I'm a big Ubuntu fan, I've been using it regularly since Dapper Drake. It's really come a long way! Keep up the great work.


#1 Is obnoxious. There should absolutely be a way to turn off the drum-sound without rolling out gconf.


...and the login music...


1) can't you switch to a term (Alt+F1) login and use something like alsamixer to mute and then log in. Obviously not great usability but may be a workaround?

2) KDE lets you choose to have apps always open on the same virtual desktop, or as you say you can switch to a desktop and set an app opening and switch back and it opens in the other desktop.


On point #2, if you're feeling adventurous, you could try xmonad. Its support for programmatically moving windows to different workspaces is pretty nice. Every app in full screen on its own workspace automatically on login. It's great.


One is actually a pretty big issue for me. Worse is that my laptop does have a hardware volume dial, but that dial only works after I've logged in.


Overall I think you guys have been doing a great job. I'm a happy Ubuntu user.

As for your question: I would be happy if you guys just took the "most popular ever" ideas from brainstorm.ubuntu.com seriously and just worked yourselves through the list. It's good to reach out to us users from time to time like you're doing here, but lots of users have already put in their votes on your own platform.

Other than that I can't wait for the 11.10 release!


Please show more love to us laptop users. I have had problems due to poor hardware support. I'm not able to use a lot of accessories that come in standard on my laptop like -

* Bluetooth support - It sometimes works, sometimes won't. * Soundcards - A pain to make it work properly * WebCam - Again, works on and off * Graphics Card - Works perfect on my present laptop, but had to go through a lot of trouble setting one up for my friend.

Though I love the O/S and would continue to use it despite these issues, I think this is one major drawback that prevents a lot of people from switching to Ubuntu. It should work, out of the box with little twitching of buttons.


Absolutely agree.

I love Linux, I'm using it for 10 years and tried many distributions and the only real problem I've experienced was a problem of drivers for my graphic card. Yes, there are some issues with usability, somebody says that UI of Ubuntu is not very clean and easy to understand... Don't get me wrong but I just can't be scared with this after compiling ALSA drivers in Mandrake 6.01 (don't remember the exact version) to get a working audio output, or compiling kernel to get a working audio input, or rebooting to windows to download drivers for my Intel dial-up modem, booting back to Linux and then understanding that I'm missing a dependency, then booting back to windows and so on...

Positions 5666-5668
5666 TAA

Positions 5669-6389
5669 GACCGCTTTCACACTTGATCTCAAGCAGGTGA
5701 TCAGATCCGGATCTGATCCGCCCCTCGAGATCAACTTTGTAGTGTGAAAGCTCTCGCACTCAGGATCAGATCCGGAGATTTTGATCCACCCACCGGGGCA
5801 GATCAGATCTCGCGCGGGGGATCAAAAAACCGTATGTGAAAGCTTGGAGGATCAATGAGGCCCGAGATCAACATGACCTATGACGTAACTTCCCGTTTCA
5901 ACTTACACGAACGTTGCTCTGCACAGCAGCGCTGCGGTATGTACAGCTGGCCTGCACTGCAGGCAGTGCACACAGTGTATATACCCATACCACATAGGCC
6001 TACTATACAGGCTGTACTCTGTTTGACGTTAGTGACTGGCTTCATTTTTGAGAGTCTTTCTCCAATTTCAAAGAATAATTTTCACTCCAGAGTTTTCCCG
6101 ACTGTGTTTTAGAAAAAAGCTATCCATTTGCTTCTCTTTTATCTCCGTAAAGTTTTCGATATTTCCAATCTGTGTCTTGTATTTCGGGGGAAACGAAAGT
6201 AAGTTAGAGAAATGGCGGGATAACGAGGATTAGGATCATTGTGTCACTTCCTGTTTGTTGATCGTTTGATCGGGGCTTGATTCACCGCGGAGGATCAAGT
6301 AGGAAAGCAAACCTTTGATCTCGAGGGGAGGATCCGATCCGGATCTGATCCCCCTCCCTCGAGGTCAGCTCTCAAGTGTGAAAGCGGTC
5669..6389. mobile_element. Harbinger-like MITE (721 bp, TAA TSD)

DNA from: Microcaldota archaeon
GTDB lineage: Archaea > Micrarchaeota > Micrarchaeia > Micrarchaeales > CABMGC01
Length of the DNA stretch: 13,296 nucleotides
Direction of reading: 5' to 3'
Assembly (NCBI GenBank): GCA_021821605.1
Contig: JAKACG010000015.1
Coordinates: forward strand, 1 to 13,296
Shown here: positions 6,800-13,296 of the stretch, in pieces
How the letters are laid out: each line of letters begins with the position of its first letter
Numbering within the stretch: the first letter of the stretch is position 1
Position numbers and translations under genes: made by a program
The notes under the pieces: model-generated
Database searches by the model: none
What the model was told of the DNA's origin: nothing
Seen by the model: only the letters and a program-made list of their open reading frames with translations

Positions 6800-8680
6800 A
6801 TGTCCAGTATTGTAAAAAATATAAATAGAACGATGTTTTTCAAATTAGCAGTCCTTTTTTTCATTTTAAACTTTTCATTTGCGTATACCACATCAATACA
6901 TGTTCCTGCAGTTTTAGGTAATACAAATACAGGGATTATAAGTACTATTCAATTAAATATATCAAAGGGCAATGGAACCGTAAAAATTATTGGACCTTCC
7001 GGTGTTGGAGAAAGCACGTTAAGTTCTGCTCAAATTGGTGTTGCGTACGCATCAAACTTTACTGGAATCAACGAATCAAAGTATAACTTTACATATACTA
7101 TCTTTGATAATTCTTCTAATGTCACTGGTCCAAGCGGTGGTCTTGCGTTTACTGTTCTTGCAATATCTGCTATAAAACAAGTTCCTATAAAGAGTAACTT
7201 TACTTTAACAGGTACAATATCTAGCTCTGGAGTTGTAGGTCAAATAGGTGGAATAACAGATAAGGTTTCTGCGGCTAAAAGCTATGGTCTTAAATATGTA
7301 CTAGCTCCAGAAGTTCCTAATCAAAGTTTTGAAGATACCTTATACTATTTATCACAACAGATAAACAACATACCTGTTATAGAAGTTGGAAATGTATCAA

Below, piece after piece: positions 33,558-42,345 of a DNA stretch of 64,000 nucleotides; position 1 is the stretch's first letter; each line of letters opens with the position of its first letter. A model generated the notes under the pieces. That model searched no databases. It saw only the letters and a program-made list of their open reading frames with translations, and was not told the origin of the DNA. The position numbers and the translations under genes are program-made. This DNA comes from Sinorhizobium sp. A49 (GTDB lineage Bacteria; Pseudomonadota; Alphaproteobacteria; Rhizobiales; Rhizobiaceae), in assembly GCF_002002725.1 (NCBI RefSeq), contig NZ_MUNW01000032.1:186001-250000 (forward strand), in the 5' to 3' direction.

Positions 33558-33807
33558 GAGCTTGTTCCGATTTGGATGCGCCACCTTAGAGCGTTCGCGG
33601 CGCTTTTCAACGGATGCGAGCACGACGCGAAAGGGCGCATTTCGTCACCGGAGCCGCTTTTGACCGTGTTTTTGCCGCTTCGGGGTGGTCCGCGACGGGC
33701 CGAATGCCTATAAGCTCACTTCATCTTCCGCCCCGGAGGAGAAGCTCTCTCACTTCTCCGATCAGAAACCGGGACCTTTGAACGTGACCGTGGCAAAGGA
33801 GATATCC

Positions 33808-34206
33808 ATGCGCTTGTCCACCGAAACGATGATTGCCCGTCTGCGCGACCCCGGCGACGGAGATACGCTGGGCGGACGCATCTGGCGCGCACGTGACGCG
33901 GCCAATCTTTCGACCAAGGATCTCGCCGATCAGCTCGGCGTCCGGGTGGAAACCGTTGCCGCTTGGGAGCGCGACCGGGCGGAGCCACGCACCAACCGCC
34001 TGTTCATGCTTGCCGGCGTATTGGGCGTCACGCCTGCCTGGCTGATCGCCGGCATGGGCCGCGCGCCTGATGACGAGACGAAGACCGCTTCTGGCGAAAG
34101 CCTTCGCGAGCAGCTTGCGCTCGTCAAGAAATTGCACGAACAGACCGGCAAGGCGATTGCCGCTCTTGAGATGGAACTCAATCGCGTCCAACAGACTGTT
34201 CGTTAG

However, there are few issues that prevent me installing Ubuntu (or any other linux as problem with drivers exists in all distributions) on the home PC of my parents like upgrading from 10.04 to 10.10 my GPU gets hot as hell; when my colleague maximizes flash video to full-screen his X-server freezes; when my friend plugs his second screen both his external and laptop screens turn black and etc, etc. I understand that these problems occur because of proprietary drivers but I really hope that there will be some day when everything will just work.


ok some quick thoughts, theres probably more but im not currently on ubuntu:

Please fix small annoyances in the GUI:

- make window movement and (more importantly) _resizing_ easier.

- add some sort of window-snapping-feature (like win7 or osx)

- fix colors in context menus (if i open the skype context menu in 10.10 i see black font on black bg, or brown whatever)

- make widgets generally better looking. they are looking ok now, but with small tweaks ubuntu could be gorgeous.

- remove the drum-sound when displaying the login-box after boot (completely unnecessary)

- give us a better default terminal-app (iTerm2 on mac is a good example)

i use ubuntu for coding, websurfing, skype and its just great for that. id like to use it for photo editing, video editing, gaming.


Awesome list.

My personal #1 pet peeve for 10.10 was the resize problem.

There are some updates for that including a new gripper as well as increasing to 3px invisible border for resizing. Not to mention that Unity also sports some snap functionality.

This OMG! article was from two months ago, but you can get an idea for some of the resizing behavior. http://www.omgubuntu.co.uk/2011/01/a-smattering-of-natty-upd...

The Skype menu is likely a bug w/ Skype detecting which system you are using. If you goto Skype->Options->General it might say 'Desktop settings' and that could get confused detecting what you are using. You can force it to use GTK+ and your issue should disappear.

I'll address the rest of the list in my general follow up to this thread around the EOD. Cheers!


Thanks for the Skype-Tip!


Regarding a better default terminal app, I use Terminator (http://www.tenshu.net/terminator/). It's by far the best terminal I've found and far superior (imho) to ITerm2 on the mac. apt-get install terminator and spend some time looking at the man page.

Regarding window snapping, if you're talking about win7's ability to drag a window over to one side and have it snap to half the screen, check out the Compiz Grid plugin. It provides similar but far more capable abilities.


> - make window movement and (more importantly) _resizing_ easier.

Alt+left (move)/middle (resize) mouse button. I'm not aware of any easier/more comfortable alternative in other distros/OSs.


Upvotes for first 2. The window resizing game is agitating, and window snapping should be a native feature, if there is keyboard shortcut space for it.